Sunstar focuses on stroke awareness for American Heart Month
More than 795,000 Americans each year experience a stroke, according to the American Heart Association. A stroke occurs when a blood vessel ruptures or is blocked by a clot, causing a lack of oxygen to the brain and brain cell death. Recognizing stroke symptoms and quickly receiving medical care are necessary to minimize the amount of time the patient’s brain is without oxygen and potential long-lasting damages. Stroke is the fourth leading cause of death among Americans.
Last summer, Largo resident Hope Berg experienced a transient ischemic attack (TIA), more commonly known as a “mini-stroke.” Today, she tires easily, but otherwise has no long-term negative effects. She credits her positive outcome to the swift response and excellent care from Sunstar Paramedics.
Berg began experiencing occasional dizzy spells and headaches in 2013, but no headache compared to the one on July 29, 2014. She attempted to grab the tabletop in her kitchen to regain her balance and a painful tingling sensation washed over her left arm and moved to her left leg. Then she realized that she could not move either one.
“That’s when I knew I was having a stroke and yelled to my husband to call 9-1-1” said Berg. “It seemed like Sunstar arrived as soon as he hung up the phone, it couldn’t have been more than 4 minutes.”
Sunstar paramedic Maya Daniels and EMT Marino Polanco administered stroke tests in the ambulance and communicated by radio with the Largo Medical Center to prepare for her arrival. It is critical for the EMS crew to use a series of tests to determine if the stroke is being caused by a bleed or clot, which will indicate which hospitals are best suited to treat the patient.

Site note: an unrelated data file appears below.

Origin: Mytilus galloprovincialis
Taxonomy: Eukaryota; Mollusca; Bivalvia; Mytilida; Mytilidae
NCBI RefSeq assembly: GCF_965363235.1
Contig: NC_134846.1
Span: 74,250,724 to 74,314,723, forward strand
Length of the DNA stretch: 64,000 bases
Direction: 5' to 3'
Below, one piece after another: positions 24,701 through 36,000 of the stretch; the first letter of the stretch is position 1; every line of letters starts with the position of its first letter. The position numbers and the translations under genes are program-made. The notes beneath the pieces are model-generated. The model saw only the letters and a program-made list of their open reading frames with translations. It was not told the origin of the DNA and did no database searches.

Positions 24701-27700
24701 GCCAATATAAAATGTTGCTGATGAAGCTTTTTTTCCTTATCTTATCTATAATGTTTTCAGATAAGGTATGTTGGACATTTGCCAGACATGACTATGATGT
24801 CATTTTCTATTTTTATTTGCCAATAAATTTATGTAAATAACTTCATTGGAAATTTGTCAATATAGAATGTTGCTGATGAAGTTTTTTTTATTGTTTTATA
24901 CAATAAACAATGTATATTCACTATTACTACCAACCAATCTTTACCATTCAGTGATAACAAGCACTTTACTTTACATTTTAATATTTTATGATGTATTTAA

“They were so kind. Maya held my hand and talked with me through the entire process,” said Hope. “I was terrified, but Sunstar’s calmness and professionalism was reassuring. I knew I was getting the best possible care.”
Mini-strokes, like the one Berg experienced, are often the result of a temporary block in the arteries that can unclog in a matter of minutes. While a TIA may pass quickly, it can be a precursor to a full-blow stroke if not treated.
Because a TIA can pass quickly, many people ignore the warning signs. Luckily, Berg recognized it as stroke symptoms and sought medical attention. 9-1-1 should be called immediately at the first sign of stroke symptoms: face drooping, arm weakness and speech difficulty.
Genetic factors make some people predisposed to suffering a stroke, but nearly 80 percent are preventable. Controllable risk factors include health conditions such as diabetes, high cholesterol or atrial fibrillation. For more information on stroke risk factors, visit the American Heart Association.